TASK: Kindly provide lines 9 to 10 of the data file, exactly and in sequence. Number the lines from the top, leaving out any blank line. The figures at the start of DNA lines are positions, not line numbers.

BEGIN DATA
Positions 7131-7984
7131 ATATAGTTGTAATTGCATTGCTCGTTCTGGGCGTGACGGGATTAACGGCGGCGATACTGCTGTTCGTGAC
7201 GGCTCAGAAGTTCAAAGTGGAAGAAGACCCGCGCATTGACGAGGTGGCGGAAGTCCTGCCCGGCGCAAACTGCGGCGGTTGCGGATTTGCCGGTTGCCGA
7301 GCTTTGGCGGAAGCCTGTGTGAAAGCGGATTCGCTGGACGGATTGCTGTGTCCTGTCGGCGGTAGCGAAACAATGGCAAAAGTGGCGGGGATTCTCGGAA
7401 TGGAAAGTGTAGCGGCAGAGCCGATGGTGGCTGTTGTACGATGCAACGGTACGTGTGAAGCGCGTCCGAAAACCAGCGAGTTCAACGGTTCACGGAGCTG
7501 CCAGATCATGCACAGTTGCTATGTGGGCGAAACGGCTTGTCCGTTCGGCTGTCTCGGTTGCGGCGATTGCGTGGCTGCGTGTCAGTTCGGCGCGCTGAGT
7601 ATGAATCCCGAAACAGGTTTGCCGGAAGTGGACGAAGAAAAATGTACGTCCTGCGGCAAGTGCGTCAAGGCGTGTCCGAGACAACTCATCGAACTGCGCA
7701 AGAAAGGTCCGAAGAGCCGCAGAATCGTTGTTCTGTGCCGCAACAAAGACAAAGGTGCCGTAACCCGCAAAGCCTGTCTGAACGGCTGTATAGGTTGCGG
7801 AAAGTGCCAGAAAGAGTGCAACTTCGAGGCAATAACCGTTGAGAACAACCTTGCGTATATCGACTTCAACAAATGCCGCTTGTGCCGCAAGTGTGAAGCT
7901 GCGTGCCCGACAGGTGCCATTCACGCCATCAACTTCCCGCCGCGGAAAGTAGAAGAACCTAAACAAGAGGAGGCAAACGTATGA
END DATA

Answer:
7801 AAAGTGCCAGAAAGAGTGCAACTTCGAGGCAATAACCGTTGAGAACAACCTTGCGTATATCGACTTCAACAAATGCCGCTTGTGCCGCAAGTGTGAAGCT
7901 GCGTGCCCGACAGGTGCCATTCACGCCATCAACTTCCCGCCGCGGAAAGTAGAAGAACCTAAACAAGAGGAGGCAAACGTATGA